While that probably sounds simple, it was not.
I have to admit, the classroom became quite colorful for a while as kids attempted to blow up the red, yellow, green, and blue bags. Students were huffing and puffing all over the place.
But that didn't work.
Finally, I announced that I could blow up a wind bag with just one or two breaths. To them this was highly unlikely: they had just tried 30, 40, even 50 breaths to inflate each bag.
My approach was slightly different from what I had seen them attempt. Instead of closing the end to blow through it, I opened it wide. Instead of blowing directly into the tube, I stayed back about eight inches and aimed a stream of air straight through the middle of the opening, resulting in the bag being nearly completely full of air.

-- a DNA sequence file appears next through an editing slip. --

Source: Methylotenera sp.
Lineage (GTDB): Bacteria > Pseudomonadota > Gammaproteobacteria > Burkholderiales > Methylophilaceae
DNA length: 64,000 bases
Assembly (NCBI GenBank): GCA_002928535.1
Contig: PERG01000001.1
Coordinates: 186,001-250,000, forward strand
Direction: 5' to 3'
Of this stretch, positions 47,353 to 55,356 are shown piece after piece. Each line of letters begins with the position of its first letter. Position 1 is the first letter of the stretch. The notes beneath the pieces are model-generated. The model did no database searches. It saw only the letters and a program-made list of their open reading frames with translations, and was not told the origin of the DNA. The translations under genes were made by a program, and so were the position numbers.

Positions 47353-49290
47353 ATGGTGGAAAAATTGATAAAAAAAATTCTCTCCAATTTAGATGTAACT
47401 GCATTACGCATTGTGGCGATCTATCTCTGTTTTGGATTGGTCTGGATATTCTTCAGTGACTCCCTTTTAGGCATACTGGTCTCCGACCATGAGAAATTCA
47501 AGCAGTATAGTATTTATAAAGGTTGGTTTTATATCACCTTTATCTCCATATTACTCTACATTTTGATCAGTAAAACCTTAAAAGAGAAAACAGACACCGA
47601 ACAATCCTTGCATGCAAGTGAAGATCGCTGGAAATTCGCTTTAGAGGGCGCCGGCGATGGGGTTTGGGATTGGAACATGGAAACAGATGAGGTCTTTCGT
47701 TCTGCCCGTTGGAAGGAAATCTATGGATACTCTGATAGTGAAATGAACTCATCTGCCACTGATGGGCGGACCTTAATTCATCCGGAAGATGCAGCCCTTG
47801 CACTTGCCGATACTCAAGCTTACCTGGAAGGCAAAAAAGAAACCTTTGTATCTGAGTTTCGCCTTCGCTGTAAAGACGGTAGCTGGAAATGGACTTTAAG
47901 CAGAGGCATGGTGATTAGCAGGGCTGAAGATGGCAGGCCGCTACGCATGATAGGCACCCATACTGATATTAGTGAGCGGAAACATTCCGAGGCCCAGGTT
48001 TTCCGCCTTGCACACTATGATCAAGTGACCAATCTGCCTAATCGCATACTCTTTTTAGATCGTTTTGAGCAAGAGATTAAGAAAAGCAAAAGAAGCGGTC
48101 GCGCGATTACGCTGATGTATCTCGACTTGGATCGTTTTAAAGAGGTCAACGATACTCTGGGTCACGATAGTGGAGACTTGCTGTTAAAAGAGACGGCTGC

But how could this be? Clearly my lungs could not have held the quantity of air that now filled the bag!
The answer, scientifically, comes from the Bernoulli Effect, which allows that the air being blown in such a manner actually attracts air from around it and pulls it into the bag behind it.
The lesson for us was that a good leader sometimes has to step back from the problem and look at it again (Sometimes we get too close to the problem, and we can't see the solution.). Also, a good leader brings others with him/her. Rather than trying to do everything myself, take control of every situation, and ignore input from my team, I should find ways to involve and engage my teammates.
And there is the lesson...and it was fun.